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Tropentag, September 15 - 17, 2021, hybrid conference

"Towards shifting paradigms in agriculture for a healthy and sustainable future"


Camel Milk Market Structure in the Arid and Semi-arid North Eastern Kenya

Simon Gicheha1, Ernst-August Nuppenau2

1Justus-liebig University Giessen, Institute for Agricultural Policy and Market Research, Germany
2Justus-Liebig University Giessen, Inst. of Agric. Policy and Market Res., Germany


Abstract


Camel milk enterprise is crucial to cash incomes, rural employment and food and nutrition security among pastoral communities in the arid and semi-arid North-Eastern Kenya. Despite evidence for the growing demand for camel milk outside the pastoral population and interventions to promote the value chain through trader cooperatives, the enterprise is still characterised by low quality and marketed volumes, losses and inadequate access to the end market and price. Although the intermediaries provide a crucial market linkage due to the nature of the production system, the significant variation in size and scale can be interpreted as a source of inefficiency. This study investigated the features that characterise and determine competition between traders operating in the same market by computing the Gini coefficient and Lorenz curve for the milk business in the year 2019. Random cross-sectional data on trader and trading enterprise characteristics, operating and marketing costs were collected from 135 camel milk producers and 193 camel milk traders in Isiolo County Kenya. The Gini coefficient showed a concentration ratio of 0.49 indicating an uneven spread of market share. The Lorenz curve of the income of traders under cooperative dominated and lied above individual operation indicating less inequality in income distribution compared to individual trade. Generalized Lorenz dominance also showed that cooperative trade is superior from a welfare perspective. The presence of large and small traders in the market is therefore a source of market inefficiency. An analysis of prospective policies is therefore necessary to minimise the economic effects of non-cooperation.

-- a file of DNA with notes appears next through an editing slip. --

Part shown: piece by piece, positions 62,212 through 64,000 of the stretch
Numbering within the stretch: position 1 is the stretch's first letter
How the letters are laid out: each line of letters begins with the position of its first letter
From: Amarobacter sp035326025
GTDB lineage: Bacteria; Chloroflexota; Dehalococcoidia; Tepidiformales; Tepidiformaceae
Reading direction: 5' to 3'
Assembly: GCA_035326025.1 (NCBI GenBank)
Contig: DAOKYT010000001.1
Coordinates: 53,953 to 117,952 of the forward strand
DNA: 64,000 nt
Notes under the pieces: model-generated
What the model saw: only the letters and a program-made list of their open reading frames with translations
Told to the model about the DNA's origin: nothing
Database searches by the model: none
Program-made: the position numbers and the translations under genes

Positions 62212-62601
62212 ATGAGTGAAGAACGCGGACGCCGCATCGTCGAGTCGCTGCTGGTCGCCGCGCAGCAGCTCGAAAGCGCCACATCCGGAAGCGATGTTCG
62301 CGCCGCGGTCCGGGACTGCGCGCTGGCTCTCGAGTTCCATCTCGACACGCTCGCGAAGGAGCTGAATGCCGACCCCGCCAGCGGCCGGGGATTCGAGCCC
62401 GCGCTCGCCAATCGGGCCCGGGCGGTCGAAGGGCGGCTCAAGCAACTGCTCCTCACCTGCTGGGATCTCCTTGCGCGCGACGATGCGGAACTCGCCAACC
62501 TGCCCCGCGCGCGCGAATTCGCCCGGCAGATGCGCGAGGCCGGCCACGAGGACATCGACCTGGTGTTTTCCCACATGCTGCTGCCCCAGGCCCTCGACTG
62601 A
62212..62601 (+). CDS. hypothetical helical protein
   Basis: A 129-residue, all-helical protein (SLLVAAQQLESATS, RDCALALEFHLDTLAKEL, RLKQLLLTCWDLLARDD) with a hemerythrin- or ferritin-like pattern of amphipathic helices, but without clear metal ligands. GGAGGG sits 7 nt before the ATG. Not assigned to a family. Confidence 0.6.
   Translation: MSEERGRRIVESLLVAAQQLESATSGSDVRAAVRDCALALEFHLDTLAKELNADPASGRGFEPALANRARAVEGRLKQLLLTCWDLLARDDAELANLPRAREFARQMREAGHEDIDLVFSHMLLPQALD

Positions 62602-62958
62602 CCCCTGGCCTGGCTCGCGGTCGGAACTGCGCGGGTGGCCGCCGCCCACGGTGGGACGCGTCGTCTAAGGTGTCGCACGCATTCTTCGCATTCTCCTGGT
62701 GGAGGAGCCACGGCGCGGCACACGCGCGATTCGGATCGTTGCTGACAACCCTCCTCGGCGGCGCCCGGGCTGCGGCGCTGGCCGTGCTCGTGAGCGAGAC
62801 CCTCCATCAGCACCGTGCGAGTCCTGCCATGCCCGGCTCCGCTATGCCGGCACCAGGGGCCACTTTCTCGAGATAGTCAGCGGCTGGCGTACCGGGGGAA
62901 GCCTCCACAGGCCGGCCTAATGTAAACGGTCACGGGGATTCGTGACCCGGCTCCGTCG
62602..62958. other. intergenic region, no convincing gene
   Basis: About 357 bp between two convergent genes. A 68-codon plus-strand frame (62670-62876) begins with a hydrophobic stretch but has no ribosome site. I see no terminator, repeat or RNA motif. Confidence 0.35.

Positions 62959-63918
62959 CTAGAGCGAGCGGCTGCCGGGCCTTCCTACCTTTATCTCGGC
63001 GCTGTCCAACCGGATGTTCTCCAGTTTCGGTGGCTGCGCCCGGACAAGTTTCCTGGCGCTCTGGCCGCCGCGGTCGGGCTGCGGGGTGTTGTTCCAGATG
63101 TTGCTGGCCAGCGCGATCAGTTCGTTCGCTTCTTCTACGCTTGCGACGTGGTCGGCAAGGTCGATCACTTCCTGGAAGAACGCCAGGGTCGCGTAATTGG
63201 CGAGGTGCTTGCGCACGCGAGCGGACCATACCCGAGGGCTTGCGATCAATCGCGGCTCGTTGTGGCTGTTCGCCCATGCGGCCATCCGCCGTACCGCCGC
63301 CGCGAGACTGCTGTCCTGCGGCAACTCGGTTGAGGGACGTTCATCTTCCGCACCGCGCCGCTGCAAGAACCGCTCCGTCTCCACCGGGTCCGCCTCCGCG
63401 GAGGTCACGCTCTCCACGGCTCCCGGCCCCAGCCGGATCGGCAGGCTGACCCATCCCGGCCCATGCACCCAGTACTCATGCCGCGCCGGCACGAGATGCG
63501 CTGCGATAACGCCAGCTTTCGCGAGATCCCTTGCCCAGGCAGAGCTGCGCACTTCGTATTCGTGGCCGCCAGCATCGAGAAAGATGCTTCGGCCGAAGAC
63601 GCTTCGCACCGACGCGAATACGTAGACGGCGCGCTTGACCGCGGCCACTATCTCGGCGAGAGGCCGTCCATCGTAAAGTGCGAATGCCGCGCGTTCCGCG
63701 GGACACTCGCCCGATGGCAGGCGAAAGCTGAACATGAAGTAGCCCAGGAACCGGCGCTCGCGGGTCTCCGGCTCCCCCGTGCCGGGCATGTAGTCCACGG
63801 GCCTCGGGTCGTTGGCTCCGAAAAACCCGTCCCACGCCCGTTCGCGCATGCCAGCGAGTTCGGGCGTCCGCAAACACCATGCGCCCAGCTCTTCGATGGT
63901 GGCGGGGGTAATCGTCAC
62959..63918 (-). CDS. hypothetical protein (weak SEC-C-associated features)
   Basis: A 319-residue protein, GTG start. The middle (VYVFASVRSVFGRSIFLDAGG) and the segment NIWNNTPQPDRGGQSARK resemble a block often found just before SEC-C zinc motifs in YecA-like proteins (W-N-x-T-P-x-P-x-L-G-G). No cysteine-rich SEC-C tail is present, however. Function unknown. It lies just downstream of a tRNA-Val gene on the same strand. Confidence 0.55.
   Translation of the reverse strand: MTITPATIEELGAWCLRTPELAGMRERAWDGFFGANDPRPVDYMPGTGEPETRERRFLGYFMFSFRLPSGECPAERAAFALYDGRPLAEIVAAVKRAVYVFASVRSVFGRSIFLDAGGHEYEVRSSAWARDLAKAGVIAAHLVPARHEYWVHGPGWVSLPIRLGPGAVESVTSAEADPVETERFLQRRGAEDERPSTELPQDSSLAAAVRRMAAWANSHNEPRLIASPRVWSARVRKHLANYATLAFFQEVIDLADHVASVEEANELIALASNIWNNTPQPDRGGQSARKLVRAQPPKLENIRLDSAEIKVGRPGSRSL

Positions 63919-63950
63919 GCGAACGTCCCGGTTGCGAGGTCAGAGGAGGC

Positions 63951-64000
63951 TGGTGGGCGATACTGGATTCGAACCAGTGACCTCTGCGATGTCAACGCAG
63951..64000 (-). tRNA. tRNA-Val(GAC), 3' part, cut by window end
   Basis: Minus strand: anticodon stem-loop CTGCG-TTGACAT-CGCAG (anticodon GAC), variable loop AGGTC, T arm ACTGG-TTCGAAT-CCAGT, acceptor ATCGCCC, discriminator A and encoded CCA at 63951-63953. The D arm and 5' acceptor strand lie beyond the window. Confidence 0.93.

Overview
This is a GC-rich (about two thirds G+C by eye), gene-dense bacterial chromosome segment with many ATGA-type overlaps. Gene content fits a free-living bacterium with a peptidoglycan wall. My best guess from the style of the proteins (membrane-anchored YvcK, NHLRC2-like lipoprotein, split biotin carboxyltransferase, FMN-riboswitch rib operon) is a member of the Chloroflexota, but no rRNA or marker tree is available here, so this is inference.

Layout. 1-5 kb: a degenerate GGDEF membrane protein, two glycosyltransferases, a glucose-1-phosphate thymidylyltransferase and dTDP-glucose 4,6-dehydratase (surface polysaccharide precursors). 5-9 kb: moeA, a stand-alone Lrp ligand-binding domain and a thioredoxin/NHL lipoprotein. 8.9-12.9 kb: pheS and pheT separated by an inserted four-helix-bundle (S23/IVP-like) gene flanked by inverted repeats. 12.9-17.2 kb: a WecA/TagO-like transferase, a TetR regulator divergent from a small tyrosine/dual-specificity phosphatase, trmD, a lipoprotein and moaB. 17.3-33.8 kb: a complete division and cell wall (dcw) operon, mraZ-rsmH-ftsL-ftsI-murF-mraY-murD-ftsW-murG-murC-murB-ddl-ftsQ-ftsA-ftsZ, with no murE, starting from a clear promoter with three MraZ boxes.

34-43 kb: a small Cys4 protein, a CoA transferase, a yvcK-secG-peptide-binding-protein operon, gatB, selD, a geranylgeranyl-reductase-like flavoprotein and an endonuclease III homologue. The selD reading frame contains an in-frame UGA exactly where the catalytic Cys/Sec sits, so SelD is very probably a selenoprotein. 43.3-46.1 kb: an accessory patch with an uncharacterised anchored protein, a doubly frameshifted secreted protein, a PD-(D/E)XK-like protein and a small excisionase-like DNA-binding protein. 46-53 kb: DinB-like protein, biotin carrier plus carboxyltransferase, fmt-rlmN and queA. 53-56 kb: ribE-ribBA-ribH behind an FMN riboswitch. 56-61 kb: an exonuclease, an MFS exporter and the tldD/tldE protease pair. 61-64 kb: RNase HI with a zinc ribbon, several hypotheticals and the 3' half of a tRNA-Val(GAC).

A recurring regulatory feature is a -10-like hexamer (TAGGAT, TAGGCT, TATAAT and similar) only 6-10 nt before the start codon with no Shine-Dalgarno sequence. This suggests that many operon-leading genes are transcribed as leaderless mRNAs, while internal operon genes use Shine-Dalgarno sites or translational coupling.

Keywords: Cooperative, inefficiency, Intermediation, Lorenz, Market, welfare


Contact Address: Simon Gicheha, Justus-liebig University Giessen, Institute for Agricultural Policy and Market Research, Unterhof, 35390 Giessen, Germany, e-mail: simon.kariuki-gicheha-2@agrar.uni-giessen.de


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